Somalia Facts: 50 Interesting Facts About Somalia

Last updated on November 1st, 2022

37. During the Battle of Mogadishu, an American pilot named Michael Durant was captured. He was freed on October 14, 1993.

38. Due to unsanitary water, hundreds of Somalians were killed during a cholera outbreak. This lead to a severe drought in Somalia.

39. In 2001, The United Nations was forced to pull staff and aid workers from the country due to the dangerous fighting and kidnappings, due to arguments about religion, government, education, and health.

40. On August 8, 2011, United States President Barack Obama announced $105 million would be given for emergency funding in the country.

5 Facts about poverty in Somalia

41. Over 73 percent of Somalis live on less than $2 U.S. dollars per day.

42. The 2011 famine in Southern Somalia was the first in that region in over 30 years.

43. More than 54% of children (aged less than 5 years) in Somalia are acutely malnourished.

44. Today, over one million people in the country are in desperate need of emergency food assistance.

45. Due to the two decades of conflict, more than 3.8 million Somalis are displaced in their own country.

5 Facts about Somalia pirates

46. On April 8, 2009, Somali pirates hijacked the U.S. Maersk Alabama. The captain, Richard Phillips, offered himself as a hostage to protect his crew.

47. The U.S. Navy SEALs fatally shot three of the pirates and the fourth was taken into custody.

48. A book was written and a movie was made about the Captain’s ordeal.

49. The pirate who survived was taken to the United States, where he was sentenced to over 33 years in a U.S. federal prison.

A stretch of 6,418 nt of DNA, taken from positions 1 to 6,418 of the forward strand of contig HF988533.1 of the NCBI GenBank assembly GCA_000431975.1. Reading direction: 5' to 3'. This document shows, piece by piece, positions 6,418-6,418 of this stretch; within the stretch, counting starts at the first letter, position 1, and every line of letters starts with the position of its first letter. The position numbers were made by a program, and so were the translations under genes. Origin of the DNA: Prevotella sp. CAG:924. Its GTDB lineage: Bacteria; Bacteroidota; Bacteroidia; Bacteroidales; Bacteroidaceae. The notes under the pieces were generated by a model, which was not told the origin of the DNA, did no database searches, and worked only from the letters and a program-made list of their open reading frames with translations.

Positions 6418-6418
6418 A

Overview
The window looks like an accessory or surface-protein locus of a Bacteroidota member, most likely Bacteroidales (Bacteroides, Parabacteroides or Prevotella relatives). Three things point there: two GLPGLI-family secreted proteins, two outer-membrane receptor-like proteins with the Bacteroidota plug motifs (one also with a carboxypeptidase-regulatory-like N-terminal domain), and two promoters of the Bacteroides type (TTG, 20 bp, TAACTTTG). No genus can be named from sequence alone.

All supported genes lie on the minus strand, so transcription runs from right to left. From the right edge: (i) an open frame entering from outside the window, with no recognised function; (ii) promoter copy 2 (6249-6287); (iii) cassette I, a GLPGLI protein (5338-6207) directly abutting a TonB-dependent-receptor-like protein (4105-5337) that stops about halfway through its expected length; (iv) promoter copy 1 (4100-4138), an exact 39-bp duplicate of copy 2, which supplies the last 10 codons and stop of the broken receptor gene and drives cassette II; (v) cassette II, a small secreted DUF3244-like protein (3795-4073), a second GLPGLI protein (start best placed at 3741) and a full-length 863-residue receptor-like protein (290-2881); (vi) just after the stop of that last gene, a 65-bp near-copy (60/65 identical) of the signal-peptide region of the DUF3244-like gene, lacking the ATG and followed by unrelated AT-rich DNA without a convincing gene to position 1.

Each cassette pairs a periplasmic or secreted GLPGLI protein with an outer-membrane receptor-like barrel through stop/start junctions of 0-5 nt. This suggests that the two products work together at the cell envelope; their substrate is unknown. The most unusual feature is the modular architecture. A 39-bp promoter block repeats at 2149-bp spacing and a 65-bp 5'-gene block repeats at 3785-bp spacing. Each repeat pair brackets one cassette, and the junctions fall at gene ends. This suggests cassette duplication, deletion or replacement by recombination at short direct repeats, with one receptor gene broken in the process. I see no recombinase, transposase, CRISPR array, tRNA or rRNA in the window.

50. The surviving pirate agreed to plead guilty, and the charge of piracy and possession of a machine gun were dropped. He pleaded guilty to kidnapping and hostage-taking.

About the flag of Somalia

Flag of Somalia
Flag of Somalia

1. Design and Symbolism

Somalia is in the Horn of Africa, on the eastern side of the continent that faces the Indian Ocean. Its long coastline and commercial ties made it a prized possession of empires. The current republic is rebuilding after years of political conflict.

The flag of Somalia offers a complex story despite its visual simplicity. It was the ethnic flag of the Somalis before becoming the national banner. The Somalis once occupied a large area that foreigners divided among themselves. The white Star of Unity signified hope for a future reunion.

The five points on the star represented the regions they aspired to reclaim. These include French Somaliland, British Somaliland, Italian Somaliland, Soomaali Galbeed, and the Northern Frontier District. These are now called Djibouti, Somaliland, Somalia, the Somali Region of Ethiopia, and the North Eastern Province.

You may notice that the flags of Somalia and the United Nations have a similar hue. It is not a coincidence! The UN was instrumental in helping the country attain self-governance after World War II. The light blue field honors the valuable contribution of the international organization.

The background also denotes the clear sky and the waters around the country: the Gulf of Aden, the Somali Sea, and the Guardafui Channel.

2. Adoption

Somalia adopted the flag on October 12, 1954. The scholar and government official Mohammed Awale Liban made the design. Liban later became the Chief of the Cabinet of the Presidency.

3. Technical Details

The flag dimensions follow a ratio of 2:3. According to the construction sheet, the star must fit inside a circle with a diameter roughly half the flag height. The background has color values of 4189DD in HEX, 65-137-221 in RGB, and 71-38-0-13 in CMYK.